In the last years, I read a lot about a mathematical object that was discovered by John Napier in 1620 and explored much more deeply by Gauss, who called this "Pentagramma Mirificum" (latin for "the miraculous pentagram"). Unfortunately, there is no wikipedia article about this, and I didn't find lower-level and accesible discussions of it, but only a few articles about it by H.S.M Coxeter and others. This object is related to spherical pentagrams (planar pentagrams are star like figures with 5 sides), but since I didn't find enough good sources on it, I wasn't able to extrapolate if it's a phenomenon of algebraic nature (some references say it was a special case of "cluster algebras"), geometric nature, or perhaps both. I've read that the geometer Coxeter invented something called "frieze paterns", which gave a modern interpretation of Gauss's calculations about this phenomenon.
So, first of all I want to understand what the "Pentagramma Mirificum" is about. Since I know almost nothing about it, I simply listed a few articles that might serve as an aid in an exposition of the subject. I think it will be good not only for me, but for stack exchange, if there will be at least one post about this - I didn't find a single post about it in stack exchange. I'll be glad if someone will also be able to explain a little bit of Gauss's investigations about it (which go quite deeply; for example, in his later fragments he applies Mobius's barycentric calculus to a chain of pentagons infinite in both directions). So here is a list of articles:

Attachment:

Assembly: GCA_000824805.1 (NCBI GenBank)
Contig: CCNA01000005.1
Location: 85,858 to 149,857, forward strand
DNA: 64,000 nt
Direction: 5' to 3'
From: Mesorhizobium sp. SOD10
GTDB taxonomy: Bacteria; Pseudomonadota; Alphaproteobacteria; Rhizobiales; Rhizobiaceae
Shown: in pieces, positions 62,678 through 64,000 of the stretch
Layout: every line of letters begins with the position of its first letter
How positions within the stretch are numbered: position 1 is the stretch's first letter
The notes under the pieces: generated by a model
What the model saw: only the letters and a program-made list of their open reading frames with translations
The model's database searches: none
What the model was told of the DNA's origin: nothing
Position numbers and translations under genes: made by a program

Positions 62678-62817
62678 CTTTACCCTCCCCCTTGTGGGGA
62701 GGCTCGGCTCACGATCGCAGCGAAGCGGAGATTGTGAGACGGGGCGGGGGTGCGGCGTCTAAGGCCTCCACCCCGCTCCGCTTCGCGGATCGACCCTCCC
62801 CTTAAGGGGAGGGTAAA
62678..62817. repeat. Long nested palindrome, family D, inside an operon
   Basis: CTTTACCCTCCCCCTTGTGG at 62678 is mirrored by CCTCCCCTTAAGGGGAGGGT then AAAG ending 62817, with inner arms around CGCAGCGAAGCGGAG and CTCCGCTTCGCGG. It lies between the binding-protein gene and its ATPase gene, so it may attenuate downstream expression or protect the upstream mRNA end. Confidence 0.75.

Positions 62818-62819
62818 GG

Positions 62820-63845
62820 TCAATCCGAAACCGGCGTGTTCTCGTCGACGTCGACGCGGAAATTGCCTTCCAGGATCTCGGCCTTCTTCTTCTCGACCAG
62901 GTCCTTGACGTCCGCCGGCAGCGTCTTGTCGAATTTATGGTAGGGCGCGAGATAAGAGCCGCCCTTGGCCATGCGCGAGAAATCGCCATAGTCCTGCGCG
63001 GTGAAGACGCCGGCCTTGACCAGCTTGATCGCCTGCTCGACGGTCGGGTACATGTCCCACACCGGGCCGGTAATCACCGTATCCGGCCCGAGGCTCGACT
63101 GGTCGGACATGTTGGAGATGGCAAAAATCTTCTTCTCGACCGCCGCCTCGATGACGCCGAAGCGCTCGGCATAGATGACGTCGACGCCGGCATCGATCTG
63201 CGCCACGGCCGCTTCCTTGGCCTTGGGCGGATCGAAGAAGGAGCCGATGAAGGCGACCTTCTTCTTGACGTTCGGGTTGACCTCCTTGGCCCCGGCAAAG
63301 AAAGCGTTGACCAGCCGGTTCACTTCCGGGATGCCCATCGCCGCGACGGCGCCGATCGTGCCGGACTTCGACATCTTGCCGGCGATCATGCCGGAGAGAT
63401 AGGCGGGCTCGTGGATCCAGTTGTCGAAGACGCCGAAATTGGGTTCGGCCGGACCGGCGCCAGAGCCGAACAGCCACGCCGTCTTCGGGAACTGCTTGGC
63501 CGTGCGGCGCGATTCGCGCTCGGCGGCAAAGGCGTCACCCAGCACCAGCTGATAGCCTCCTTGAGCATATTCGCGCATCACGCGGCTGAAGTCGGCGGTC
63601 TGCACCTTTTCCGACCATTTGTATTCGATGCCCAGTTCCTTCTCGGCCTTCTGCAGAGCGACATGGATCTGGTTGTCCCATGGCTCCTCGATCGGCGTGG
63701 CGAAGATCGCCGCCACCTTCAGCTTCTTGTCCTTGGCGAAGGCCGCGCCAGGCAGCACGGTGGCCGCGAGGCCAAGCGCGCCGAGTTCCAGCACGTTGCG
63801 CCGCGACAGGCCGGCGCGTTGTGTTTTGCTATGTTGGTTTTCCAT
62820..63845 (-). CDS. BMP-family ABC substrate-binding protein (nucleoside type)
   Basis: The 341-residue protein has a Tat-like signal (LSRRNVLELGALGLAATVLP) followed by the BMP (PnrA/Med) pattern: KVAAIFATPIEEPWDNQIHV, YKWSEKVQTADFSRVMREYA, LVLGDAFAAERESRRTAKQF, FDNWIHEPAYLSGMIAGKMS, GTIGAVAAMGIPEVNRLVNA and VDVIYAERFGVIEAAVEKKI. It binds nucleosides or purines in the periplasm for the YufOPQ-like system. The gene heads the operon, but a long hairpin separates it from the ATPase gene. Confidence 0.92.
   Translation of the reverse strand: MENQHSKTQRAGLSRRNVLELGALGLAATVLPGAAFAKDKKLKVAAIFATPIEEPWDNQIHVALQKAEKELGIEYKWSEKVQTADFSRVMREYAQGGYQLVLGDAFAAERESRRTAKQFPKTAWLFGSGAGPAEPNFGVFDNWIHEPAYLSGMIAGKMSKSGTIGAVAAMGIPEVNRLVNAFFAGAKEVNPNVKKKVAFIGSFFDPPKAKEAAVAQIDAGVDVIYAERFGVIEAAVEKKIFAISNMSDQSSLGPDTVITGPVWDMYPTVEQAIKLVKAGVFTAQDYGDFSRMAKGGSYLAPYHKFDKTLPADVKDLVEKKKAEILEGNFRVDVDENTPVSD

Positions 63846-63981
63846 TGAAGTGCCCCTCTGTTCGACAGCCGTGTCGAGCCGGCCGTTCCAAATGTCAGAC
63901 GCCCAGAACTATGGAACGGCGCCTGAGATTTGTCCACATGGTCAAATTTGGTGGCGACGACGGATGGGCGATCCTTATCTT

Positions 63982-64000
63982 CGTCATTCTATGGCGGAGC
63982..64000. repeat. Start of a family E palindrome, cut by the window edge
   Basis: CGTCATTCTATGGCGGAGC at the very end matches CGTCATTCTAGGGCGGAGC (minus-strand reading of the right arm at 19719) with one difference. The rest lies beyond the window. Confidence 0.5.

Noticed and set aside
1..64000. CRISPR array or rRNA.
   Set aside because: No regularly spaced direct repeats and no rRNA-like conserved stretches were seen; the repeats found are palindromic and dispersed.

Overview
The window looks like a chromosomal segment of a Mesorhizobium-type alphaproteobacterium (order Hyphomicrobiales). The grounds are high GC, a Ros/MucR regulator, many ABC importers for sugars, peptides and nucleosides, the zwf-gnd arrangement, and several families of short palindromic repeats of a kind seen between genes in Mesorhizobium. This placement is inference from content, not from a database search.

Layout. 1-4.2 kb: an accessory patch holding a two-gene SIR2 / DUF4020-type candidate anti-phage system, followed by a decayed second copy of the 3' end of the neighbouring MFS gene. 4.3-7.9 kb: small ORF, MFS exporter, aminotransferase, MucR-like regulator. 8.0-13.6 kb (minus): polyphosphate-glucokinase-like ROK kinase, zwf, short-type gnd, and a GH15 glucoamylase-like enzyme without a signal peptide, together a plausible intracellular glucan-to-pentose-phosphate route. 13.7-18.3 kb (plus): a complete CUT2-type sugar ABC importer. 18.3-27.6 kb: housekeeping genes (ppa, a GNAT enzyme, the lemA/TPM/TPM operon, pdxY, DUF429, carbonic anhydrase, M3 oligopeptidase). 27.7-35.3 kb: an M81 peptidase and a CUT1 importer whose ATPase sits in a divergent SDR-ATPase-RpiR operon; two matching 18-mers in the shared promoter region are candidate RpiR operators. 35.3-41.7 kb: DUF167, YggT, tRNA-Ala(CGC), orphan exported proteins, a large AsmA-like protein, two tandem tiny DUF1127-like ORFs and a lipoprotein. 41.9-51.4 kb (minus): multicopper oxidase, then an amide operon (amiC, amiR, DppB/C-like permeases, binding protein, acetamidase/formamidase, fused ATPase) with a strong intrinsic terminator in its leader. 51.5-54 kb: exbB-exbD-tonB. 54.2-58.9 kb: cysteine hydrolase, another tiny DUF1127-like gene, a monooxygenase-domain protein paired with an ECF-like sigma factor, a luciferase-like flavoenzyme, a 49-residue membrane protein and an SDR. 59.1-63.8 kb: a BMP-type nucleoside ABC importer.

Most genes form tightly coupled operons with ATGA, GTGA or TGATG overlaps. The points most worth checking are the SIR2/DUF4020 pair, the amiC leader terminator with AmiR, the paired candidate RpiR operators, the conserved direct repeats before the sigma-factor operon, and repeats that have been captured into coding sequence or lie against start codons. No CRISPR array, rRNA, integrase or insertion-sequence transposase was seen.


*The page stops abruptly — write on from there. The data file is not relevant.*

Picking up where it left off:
- PENTAGRAMMA MIRIFICUM AND ELLIPTIC FUNCTIONS - this is an exposition article for some of Gauss's fragments. It also gives some background, so I think it's the most suitable article to use in order to answer my question.
- Frieze patterns - an article by H.S.M Coxeter.
- There is also the reference "Draft Translation of Gauss’ Fragmentary Notes on the Pentagramma Mirificum" (just google these words and you will find it), which is an English translation of Gauss's original fragments.